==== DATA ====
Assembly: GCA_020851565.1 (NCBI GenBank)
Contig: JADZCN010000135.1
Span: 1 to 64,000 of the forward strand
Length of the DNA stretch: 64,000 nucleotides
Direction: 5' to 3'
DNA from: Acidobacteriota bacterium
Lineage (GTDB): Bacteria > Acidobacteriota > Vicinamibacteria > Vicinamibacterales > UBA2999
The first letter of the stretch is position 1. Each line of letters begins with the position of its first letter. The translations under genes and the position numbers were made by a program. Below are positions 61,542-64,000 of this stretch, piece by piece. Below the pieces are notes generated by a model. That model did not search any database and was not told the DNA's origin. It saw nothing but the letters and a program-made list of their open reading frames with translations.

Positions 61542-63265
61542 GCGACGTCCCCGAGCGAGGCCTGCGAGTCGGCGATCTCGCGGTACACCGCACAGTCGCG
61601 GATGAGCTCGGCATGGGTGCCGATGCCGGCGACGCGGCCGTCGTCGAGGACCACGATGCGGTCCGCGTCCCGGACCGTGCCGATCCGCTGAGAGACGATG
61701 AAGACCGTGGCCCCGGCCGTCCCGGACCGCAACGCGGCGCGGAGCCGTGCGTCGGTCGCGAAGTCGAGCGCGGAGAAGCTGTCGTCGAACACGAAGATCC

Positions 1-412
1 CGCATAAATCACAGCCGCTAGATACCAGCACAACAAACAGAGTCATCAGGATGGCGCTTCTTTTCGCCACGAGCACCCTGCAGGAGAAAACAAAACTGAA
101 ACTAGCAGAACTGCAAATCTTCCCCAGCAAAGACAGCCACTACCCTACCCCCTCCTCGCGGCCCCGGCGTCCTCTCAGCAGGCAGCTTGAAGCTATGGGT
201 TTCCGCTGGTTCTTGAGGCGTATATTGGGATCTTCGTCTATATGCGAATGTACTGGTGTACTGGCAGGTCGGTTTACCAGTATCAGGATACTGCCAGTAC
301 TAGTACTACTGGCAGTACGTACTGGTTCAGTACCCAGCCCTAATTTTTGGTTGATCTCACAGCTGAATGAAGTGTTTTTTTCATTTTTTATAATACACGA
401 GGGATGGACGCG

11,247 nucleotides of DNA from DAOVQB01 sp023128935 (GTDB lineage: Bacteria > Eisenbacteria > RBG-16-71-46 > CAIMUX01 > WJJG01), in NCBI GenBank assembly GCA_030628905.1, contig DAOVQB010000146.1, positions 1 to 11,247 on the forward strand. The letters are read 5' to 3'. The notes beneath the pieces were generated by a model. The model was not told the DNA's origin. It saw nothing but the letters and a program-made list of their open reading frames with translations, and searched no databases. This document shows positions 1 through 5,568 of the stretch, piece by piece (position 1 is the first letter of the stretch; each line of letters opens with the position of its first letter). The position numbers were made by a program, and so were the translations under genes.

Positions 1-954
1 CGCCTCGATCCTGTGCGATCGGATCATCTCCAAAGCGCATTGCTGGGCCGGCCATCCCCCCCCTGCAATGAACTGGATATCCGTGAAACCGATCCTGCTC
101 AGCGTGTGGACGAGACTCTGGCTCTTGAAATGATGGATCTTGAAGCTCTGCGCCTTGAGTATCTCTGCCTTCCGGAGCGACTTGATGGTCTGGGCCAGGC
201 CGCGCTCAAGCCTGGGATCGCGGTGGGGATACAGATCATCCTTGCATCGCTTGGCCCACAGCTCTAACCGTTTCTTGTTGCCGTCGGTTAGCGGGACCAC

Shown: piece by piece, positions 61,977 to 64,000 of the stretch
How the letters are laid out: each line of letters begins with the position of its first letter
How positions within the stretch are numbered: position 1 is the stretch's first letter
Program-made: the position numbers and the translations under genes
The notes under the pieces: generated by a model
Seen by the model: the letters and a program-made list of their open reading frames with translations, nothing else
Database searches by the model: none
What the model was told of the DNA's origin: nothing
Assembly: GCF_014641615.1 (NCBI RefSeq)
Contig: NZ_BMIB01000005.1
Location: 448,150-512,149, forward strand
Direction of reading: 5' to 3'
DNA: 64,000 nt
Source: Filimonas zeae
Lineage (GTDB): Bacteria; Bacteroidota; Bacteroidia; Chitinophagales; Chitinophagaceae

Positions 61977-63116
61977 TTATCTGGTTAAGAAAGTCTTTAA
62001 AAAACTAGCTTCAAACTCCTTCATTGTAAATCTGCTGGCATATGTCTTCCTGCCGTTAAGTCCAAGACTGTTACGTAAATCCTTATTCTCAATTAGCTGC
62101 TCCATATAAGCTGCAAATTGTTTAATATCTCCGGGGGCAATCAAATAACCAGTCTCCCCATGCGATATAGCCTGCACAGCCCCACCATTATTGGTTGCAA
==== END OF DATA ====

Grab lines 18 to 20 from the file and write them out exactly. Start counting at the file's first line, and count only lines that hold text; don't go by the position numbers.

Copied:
401 GGGATGGACGCG

11,247 nucleotides of DNA from DAOVQB01 sp023128935 (GTDB lineage: Bacteria > Eisenbacteria > RBG-16-71-46 > CAIMUX01 > WJJG01), in NCBI GenBank assembly GCA_030628905.1, contig DAOVQB010000146.1, positions 1 to 11,247 on the forward strand. The letters are read 5' to 3'. The notes beneath the pieces were generated by a model. The model was not told the DNA's origin. It saw nothing but the letters and a program-made list of their open reading frames with translations, and searched no databases. This document shows positions 1 through 5,568 of the stretch, piece by piece (position 1 is the first letter of the stretch; each line of letters opens with the position of its first letter). The position numbers were made by a program, and so were the translations under genes.

Positions 1-954